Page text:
Joe's Blog

Sight Reading: Isolating Variables

November 28, 2018

In learning a new piece, the rate of progress is a function of a combination of variables.  Two of these, which are closely integrated, are level of ability to read the note symbols in the score, and the level of ability to translate what’s read in the score to the fingers in the hands.  If these two are not on par with each other, then the entire process of learning a new piece is thrown out balance.   Both  the student and the teacher may not be conscious of the exact source of the difficulties observed in the student’s progress on the piece.   Incidentally, it is probably doubtful if there are man pianists are equally adept at the visual comprehension of the score and the tactile realization of what they are comprehending.   I’d like to talk a bit about the latter part: translating the score into physical actions.

Here is an exercise that evaluates, as well as isolates, the student’s tactile responses to the keyboard versus visual placement of the hands.  It is based on how strongly developed a topological sense of the keyboard resides in the student’s imagination.  We want the hands to find the notes on the keyboard as quickly as the eye recognizes them in the score.

Ask the student to play any single note near the middle of the keyboard.   Let them use whatever finger and hand comes naturally.  Next, ask the student to close their eyes.

The teacher prompts the student to go “up” or “down” to a given other note, and to try to make the connection legato.

This step is repeated over and over.  Each time, the teacher suggests a new “next” note, and the student tries to connect, with eyes closed, from the “current” note to the new note.

There are various forms of feedback that are useful for the student:

The teacher can say whether the student has gotten to note selected by the teacher.  Or, or the student can open their eyes momentarily to see whether they are indeed on the note that has been proposed.  Or, the student can try to locate the next note without sounding it, and then open their eyes and see if they have located it.  Or, the student should judge whether they have found the next note on the basis of the sound of the next note (in  comparison with the previous note).  All these permutations are useful.   Or, the teacher can play the next note, and have the student find it directly or through a process of elimination (all done while the eyes are closed).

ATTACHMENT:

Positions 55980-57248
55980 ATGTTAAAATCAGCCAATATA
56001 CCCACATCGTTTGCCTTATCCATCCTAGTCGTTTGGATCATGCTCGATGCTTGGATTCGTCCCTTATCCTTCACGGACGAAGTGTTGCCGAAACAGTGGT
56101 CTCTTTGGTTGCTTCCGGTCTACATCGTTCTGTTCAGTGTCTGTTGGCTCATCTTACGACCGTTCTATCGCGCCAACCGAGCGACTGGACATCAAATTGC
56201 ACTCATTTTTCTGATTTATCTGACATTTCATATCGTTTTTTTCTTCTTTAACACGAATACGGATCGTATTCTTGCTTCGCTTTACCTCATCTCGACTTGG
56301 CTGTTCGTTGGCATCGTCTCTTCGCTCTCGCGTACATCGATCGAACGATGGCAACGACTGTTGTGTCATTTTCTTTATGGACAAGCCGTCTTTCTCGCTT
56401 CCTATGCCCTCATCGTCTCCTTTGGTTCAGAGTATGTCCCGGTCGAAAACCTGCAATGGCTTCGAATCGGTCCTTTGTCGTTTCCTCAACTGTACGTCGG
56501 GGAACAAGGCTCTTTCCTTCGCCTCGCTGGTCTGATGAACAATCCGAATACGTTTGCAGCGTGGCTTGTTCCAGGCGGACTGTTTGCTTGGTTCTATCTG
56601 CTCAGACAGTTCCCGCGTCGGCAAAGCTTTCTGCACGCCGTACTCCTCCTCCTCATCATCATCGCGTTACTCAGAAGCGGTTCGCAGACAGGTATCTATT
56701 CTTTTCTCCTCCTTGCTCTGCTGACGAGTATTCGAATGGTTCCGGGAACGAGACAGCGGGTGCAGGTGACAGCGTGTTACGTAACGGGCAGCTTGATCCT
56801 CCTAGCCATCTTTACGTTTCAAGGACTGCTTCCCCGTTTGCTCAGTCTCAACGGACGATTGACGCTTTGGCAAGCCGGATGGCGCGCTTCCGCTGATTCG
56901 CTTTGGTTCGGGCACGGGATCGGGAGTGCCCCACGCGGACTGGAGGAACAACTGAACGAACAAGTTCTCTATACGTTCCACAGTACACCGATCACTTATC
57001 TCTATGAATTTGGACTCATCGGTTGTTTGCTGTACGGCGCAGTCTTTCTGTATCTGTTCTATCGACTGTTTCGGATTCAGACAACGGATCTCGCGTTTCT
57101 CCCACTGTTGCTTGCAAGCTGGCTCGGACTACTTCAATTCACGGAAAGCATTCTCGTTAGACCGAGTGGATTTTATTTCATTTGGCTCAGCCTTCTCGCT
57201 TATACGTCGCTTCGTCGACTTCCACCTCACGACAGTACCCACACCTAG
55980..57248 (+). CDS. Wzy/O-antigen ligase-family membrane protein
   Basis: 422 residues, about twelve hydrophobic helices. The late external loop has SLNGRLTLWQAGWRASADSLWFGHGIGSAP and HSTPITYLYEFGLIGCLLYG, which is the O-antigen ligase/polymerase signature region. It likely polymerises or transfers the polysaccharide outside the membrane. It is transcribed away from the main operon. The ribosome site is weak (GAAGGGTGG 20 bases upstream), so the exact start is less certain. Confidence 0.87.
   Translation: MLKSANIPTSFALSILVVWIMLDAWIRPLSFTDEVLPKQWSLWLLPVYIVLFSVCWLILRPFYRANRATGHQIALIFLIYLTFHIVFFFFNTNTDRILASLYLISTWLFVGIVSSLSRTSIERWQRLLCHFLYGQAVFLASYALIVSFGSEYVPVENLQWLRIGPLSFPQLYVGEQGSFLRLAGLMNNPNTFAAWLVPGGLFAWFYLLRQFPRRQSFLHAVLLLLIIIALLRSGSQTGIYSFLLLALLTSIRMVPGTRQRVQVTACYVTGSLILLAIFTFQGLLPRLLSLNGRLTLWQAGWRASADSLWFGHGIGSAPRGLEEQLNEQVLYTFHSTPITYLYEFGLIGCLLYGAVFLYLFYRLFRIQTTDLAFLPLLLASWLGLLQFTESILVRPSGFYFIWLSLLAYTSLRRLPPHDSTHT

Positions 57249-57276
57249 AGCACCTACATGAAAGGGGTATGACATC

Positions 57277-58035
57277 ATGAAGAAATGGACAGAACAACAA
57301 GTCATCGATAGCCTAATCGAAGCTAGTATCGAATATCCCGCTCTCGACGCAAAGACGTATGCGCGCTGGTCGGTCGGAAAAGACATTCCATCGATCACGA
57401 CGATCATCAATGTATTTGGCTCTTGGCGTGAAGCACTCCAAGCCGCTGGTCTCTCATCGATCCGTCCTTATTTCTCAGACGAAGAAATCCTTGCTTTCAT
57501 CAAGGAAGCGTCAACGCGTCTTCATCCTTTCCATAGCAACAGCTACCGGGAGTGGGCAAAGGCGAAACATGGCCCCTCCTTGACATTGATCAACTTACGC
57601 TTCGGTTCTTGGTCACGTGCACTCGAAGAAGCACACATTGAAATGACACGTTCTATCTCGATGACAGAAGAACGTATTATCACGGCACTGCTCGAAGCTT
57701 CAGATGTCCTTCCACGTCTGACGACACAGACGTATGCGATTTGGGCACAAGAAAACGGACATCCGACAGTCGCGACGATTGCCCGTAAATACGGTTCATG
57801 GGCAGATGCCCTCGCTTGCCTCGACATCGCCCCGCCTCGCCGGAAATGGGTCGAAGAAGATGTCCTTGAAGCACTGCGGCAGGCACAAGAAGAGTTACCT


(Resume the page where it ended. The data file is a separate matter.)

As the student improves, the teacher can gradually make the next note harder to locate from the current note.  Smaller distances on the keyboard can grow to larger ones.   Changes of ‘altitude’ can occur by mixing black notes and white notes.

One technique that will sometimes be of a help to the student is to use a sort of “Braille” approach.  The finger tips feel for the cracks between the white notes and the bumps of the black notes as a way of tracing their progress from the current note to the next note.  This technique helps the student to develop their tactile abilities based on subliminal cues based on the hills and valleys of the notes, and to combine this data with a sense of the distance in space to be covered between previous and new note.   As these tactile abilities improve so will the visual image of the keyboard in their imagination.

When doing these exercises, there is an advantage both to having the student choose the next note and having the teacher choose the next note.

A further complication would be to start with two notes held at the same time and suggesting two more notes on the keyboard to find without looking on the keyboard,  Agree on the order in which the new notes are named.  Customarily it would be the lower first and then the higher note.

Later on one can start with three note, and ultimately four notes.   The difficulty moving from one to two to three to four notes, increases in more than a linear fashion.  They get harder, faster.  There is an advantage to the student if at first the destination chords be tonal.

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